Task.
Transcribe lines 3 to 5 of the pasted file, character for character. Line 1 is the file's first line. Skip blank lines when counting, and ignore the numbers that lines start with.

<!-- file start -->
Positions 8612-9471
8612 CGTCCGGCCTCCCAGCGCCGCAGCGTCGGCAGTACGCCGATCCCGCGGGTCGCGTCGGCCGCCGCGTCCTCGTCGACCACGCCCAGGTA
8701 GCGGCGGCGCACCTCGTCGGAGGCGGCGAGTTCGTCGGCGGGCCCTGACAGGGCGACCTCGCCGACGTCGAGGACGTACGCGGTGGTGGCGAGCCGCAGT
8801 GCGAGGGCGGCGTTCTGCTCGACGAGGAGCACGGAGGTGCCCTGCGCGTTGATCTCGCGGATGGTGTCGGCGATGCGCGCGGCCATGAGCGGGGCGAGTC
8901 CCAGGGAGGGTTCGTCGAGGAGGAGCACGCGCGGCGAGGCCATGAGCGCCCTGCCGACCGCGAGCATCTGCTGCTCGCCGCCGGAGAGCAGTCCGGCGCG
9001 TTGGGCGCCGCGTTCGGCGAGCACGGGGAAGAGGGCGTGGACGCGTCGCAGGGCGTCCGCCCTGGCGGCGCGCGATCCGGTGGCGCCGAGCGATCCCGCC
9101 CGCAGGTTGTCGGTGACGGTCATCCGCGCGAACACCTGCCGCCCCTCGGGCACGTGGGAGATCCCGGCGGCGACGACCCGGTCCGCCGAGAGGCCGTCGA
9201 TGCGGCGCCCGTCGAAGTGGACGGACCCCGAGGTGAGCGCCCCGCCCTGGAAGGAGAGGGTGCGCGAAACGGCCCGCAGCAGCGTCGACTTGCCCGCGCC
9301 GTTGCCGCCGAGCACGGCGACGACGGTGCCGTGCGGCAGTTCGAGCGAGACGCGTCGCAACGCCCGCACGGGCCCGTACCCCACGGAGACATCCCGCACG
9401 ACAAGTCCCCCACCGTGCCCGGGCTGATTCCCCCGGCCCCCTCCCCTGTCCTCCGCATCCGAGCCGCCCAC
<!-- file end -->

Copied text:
8701 GCGGCGGCGCACCTCGTCGGAGGCGGCGAGTTCGTCGGCGGGCCCTGACAGGGCGACCTCGCCGACGTCGAGGACGTACGCGGTGGTGGCGAGCCGCAGT
8801 GCGAGGGCGGCGTTCTGCTCGACGAGGAGCACGGAGGTGCCCTGCGCGTTGATCTCGCGGATGGTGTCGGCGATGCGCGCGGCCATGAGCGGGGCGAGTC
8901 CCAGGGAGGGTTCGTCGAGGAGGAGCACGCGCGGCGAGGCCATGAGCGCCCTGCCGACCGCGAGCATCTGCTGCTCGCCGCCGGAGAGCAGTCCGGCGCG